New guidelines for the scheduled Cesarean

A new recommendation to perform elective Cesarean sections at 39 weeks or later, has been set forth by the American College of Obstetricians and Gynecologists. This comes on the heels of a study conducted by the Eunice Kennedy Shriver National Institute of Child Health and Human Development, which included 13, 258 participants and encompassed multiple large academic centers.

The study, to be published in the January 8, 2009 edition of NEJM found that babies born at 37 weeks had twice the likelihood of such complications as respiratory distress requiring mechanical ventilation, sepsis and low blood sugar. These all require attention from the Neonatal ICU and are potentially lethal. The risk decreased modestly to 1.5 times that of normal at 38 weeks. This was surprising, as the previous standard of care recommended elective delivery at 38.5-39 weeks. Therefore, in the absence of any compelling reason to deliver a patient at an earlier gestation, the firm recommendation is that elective cesarean section and/or induction be initiated at 39 weeks of pregnancy. Further, ACOG went on to say that if delivery is contemplated prior to 39 weeks, an amniocentesis should be performed to determine fetal lung maturity.

In recent years, we have seen the percentage of cesarean sections performed increase dramatically. In 2001, a large study found that vaginal deliveries had higher complication rates, like infection, than did cesarean sections. Based upon these findings, two recommendations were made: (1) Previously, any woman whom had had a previous c-section and could document a horizontal incision on the UTERUS (not the abdomen) should be offered a trial of labor for her subsequent pregnancies, so as to minimize the risk of surgery to the patient. However, at this point, the new standard of care recommended repeat cesarean sections for anyone whom had undergone a previous section. Even if the indication for the original cesarean was not likely to present itself again, a repeat elective c-section was the standard recommendation. (2) More incredibly, the new findings and standards empowered women to request and receive a cesarean without any other indication except that she preferred not to labor. The concerns regarding cesarean section at all include: maternal morbidity. The mother is at risk for infection, hemorrhage, dangers of transfusion, bladder and/or bowel injury and life-threatening complications. These are all within the initial 72-96 hours following the delivery. However, years later, the patient remains at risk for bowel obstruction and hernia formation due to aberrant scarring of the abdominal wall and cavity. Further, in many cases, once a patient undergoes a cesarean, she is likely to always be counseled to have more. Her surgical risk increases with every foray into the abdominal cavity.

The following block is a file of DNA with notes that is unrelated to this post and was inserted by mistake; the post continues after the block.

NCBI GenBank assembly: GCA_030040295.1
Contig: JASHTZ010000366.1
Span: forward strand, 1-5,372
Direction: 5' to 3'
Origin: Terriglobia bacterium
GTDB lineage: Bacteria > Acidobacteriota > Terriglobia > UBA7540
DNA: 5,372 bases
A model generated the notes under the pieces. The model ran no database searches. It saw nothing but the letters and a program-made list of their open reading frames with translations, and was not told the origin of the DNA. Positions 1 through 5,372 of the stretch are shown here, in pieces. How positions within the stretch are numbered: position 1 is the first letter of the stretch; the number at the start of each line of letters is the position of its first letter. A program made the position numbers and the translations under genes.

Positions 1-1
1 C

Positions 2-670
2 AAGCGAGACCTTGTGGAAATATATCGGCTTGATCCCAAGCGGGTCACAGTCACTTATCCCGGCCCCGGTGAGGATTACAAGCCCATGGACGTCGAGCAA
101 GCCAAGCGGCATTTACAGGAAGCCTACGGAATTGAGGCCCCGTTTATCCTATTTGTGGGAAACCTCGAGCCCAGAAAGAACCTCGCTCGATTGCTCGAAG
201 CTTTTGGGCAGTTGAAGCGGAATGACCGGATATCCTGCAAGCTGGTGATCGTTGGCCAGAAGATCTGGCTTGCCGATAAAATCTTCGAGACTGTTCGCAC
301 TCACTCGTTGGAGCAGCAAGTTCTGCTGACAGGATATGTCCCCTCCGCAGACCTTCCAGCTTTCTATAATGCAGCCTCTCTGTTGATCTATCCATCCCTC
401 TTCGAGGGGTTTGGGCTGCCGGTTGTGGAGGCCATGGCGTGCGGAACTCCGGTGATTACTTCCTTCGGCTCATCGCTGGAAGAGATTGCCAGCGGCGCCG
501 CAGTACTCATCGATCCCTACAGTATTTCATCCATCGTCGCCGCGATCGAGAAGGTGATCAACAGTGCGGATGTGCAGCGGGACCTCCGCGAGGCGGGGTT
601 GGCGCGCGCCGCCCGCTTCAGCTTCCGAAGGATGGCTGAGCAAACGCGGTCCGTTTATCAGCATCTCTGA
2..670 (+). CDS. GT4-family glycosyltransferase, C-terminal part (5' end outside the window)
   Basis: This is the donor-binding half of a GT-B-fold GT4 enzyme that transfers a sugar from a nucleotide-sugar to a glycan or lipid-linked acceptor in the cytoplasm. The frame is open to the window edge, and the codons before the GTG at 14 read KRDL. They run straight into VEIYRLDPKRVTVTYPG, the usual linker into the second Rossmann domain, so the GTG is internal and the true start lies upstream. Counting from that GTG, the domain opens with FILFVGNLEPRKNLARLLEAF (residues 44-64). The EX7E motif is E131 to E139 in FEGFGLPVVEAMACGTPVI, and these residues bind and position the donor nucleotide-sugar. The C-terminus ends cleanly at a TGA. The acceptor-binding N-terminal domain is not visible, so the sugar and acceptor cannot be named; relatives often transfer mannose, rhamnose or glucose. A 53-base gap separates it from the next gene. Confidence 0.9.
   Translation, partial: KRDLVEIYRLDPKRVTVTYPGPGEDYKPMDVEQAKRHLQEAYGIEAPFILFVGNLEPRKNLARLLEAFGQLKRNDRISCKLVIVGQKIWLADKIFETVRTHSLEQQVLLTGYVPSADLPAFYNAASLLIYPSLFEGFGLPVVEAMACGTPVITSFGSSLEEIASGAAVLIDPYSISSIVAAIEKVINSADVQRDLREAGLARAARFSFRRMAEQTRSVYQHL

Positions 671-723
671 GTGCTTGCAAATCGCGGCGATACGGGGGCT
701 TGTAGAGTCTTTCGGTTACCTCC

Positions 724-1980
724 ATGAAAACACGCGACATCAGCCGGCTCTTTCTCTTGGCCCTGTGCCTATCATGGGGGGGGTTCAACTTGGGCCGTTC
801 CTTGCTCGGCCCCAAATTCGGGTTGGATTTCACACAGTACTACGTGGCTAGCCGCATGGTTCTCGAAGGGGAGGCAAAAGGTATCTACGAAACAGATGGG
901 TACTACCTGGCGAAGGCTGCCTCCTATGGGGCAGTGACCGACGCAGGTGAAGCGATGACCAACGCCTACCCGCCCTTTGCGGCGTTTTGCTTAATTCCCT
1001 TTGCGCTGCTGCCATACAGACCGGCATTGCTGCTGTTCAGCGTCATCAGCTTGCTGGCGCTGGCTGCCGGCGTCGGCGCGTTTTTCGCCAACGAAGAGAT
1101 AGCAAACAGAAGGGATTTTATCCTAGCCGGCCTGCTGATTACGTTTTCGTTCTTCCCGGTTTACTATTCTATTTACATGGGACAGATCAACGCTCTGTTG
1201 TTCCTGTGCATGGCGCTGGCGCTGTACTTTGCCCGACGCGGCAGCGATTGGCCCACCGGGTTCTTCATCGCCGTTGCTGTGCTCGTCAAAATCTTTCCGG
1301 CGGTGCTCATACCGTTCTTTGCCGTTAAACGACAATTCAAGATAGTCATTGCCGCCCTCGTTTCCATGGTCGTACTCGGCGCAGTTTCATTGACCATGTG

This last study focuses upon the second set of concerns, and those are fetal. Pre-mature delivery carries with it the risks of: neo-natal respiratory distress syndrome, which can lead to chronic pulmonary disease; sepsis; acute bowel disease and low blood sugar. This study showed that even at 37 weeks, when most fetuses are believed to have achieved maturity, a significant percentage will go on to be pre-mature, whether delivered vaginally or by c-section. Physicians and patients must be careful not to schedule elective deliveries prior to 39 weeks for purposes of convenience. Common reasons for early delivery may include accommodating the work schedule of a loved one; trying to ensure that delivery will be performed by their own physician as opposed to a covering practitioner. While the temptation and urge to do this are understandable, there is a significant risk that is taken when deliveries are performed between 37 and 39 weeks of pregnancy.